As the French painter Paul Cezanne said, "art is a harmony that is parallel with nature."
In a new three part exhibit, The Villa Terrace Decorative Arts Museum hopes to harmonize both art and nature. Using its indoor and outdoor spaces to reflect parts of a whole, the museum is showcasing different aspects of the work of Milwaukee-based environmental artist Roy Staab.
Staab, who works in Wisconsin and around the world, creates large scale installations in places such as salt flats, marshes, lakes, and rivers. His way of creating art in natural spaces fits with the museum's goal of doing "something that brought the [Villa Terrace Renaissance] garden more in service to the museum," says John Sterr, the Museum’s Executive Director.
Sterr explains that in planning the exhibitions for 2016, the museum quickly thought of Staab and his 30 plus years of experience in "site-specific environmental art." It’s the first time the Villa Terrace has commissioned a site specific work of any kind.
As a result of the commission, Staab created Shadow Dance in the lower terrace garden. The work is comprised of willow branches he collected in Milwaukee county parks. The two other parts of the exhibition, called Nature in Three Parts, include Suspended in Time; a survey of photographs showcasing Staab’s previous national and international installations, and Beyond Baskets; an exhibition Staab curated of Japanese baskets on loan from the collection of Jan Serr and John Shannon.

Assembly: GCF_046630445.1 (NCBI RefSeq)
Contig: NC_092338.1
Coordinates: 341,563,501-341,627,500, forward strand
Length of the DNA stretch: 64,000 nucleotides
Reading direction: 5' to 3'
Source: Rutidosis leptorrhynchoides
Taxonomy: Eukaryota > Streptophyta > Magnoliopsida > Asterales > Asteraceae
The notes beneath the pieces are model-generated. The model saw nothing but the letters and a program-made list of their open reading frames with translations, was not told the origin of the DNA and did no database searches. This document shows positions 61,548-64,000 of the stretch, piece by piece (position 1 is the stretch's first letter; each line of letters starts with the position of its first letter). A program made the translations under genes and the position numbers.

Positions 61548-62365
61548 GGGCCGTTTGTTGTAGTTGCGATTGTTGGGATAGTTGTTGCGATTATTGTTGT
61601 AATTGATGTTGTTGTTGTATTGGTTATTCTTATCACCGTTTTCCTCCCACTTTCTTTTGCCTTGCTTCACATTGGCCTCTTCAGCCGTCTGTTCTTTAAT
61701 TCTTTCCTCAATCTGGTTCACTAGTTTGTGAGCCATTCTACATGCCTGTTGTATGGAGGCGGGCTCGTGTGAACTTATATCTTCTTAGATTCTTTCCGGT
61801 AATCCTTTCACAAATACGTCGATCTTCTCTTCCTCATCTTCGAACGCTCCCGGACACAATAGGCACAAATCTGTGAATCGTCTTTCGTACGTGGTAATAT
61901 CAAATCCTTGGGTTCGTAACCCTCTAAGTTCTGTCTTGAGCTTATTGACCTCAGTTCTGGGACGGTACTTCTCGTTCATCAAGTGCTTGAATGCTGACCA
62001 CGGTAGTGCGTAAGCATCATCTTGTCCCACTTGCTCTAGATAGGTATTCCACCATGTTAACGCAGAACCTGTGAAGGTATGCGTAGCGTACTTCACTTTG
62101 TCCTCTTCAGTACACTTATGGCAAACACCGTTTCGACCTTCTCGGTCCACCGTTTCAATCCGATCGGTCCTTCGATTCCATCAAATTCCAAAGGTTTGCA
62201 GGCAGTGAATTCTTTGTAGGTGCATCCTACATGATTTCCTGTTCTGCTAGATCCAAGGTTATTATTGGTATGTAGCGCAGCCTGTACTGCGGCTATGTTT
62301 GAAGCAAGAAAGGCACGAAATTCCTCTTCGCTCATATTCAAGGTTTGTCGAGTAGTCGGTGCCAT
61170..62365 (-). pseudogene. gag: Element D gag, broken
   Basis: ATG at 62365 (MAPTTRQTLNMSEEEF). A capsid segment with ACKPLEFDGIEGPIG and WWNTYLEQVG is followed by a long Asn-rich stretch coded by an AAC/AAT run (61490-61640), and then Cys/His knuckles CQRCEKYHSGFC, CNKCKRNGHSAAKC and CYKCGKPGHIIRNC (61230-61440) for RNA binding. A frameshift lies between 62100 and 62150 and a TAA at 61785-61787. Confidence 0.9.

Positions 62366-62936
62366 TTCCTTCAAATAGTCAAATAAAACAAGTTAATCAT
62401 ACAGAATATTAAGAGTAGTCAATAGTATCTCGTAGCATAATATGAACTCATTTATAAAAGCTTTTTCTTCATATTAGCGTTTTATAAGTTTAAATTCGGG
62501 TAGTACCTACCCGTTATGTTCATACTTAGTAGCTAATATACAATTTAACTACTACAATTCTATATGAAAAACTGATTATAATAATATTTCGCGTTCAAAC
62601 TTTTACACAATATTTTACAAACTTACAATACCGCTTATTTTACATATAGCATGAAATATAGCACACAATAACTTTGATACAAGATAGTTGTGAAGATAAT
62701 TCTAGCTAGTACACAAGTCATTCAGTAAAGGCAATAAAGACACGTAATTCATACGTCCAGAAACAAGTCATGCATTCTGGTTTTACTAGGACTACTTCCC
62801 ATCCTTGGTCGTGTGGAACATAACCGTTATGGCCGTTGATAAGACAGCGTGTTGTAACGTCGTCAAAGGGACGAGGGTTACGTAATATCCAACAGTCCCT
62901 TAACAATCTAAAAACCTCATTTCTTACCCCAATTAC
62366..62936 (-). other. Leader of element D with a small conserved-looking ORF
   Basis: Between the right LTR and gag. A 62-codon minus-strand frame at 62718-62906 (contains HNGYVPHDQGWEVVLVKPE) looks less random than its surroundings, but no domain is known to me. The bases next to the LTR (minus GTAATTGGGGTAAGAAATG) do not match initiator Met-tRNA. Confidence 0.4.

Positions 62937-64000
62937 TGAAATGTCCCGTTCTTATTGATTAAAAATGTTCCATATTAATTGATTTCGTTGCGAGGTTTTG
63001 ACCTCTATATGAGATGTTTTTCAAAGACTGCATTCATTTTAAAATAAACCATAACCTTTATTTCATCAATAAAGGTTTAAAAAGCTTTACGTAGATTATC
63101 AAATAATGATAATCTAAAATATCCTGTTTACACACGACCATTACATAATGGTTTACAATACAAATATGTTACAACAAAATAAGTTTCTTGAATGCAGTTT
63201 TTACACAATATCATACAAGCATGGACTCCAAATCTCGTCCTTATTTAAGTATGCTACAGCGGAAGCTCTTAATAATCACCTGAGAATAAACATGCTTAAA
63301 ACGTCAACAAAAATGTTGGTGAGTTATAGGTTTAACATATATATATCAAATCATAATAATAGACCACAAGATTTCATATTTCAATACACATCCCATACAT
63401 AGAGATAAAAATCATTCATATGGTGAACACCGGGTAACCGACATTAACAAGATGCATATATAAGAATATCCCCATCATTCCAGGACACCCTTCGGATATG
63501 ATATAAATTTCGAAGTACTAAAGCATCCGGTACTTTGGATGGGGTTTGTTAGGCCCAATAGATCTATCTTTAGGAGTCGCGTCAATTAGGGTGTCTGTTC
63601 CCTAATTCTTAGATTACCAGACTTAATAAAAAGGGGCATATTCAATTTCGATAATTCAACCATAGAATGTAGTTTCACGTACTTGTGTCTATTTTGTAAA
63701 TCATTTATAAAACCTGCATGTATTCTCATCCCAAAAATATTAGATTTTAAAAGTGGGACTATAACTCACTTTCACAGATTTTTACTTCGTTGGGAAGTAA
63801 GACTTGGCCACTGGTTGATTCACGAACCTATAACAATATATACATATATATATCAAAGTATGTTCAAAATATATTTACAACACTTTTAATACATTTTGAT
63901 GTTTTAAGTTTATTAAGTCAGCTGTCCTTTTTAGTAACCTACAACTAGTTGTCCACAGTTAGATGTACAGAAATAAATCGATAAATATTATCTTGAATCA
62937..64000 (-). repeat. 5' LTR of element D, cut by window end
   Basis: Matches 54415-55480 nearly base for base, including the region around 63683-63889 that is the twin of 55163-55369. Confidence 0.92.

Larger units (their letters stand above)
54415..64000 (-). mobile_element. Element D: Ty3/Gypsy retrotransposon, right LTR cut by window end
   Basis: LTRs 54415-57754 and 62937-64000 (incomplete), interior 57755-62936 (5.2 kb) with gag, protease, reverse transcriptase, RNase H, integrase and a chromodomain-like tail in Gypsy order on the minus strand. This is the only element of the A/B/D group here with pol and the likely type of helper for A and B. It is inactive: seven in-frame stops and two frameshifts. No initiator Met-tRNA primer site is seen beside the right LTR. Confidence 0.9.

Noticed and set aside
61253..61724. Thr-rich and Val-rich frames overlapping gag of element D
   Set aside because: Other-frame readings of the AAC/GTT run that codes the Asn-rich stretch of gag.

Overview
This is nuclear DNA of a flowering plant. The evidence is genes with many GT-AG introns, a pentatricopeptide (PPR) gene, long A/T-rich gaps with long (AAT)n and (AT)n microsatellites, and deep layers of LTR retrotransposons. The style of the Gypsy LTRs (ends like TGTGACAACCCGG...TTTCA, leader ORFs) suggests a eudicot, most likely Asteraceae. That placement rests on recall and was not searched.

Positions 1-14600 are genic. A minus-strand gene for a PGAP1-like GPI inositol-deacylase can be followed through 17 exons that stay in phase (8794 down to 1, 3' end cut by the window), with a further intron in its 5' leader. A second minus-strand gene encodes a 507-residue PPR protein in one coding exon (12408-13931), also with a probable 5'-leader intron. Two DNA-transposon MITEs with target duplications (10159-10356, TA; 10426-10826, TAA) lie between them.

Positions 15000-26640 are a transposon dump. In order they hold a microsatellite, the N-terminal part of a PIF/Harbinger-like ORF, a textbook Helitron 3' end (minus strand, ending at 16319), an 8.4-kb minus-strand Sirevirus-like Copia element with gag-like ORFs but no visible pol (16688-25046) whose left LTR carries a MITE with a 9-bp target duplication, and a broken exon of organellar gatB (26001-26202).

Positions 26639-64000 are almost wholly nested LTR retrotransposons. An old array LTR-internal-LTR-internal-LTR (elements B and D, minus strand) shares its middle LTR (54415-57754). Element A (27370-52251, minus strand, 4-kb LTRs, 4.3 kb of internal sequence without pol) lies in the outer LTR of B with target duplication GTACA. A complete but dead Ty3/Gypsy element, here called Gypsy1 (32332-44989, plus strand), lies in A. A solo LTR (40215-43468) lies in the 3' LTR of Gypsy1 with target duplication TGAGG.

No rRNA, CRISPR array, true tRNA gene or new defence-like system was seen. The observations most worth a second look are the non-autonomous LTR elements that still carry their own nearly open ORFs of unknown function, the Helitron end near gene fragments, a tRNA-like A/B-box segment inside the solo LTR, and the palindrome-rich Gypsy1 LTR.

Shadow Dance is intentionally ephemeral. "It's artwork that's made with nature, within nature, so it's meant to be temporal and to go back to nature," says Sterr.
Staab's current trio of exhibitions runs through mid-September.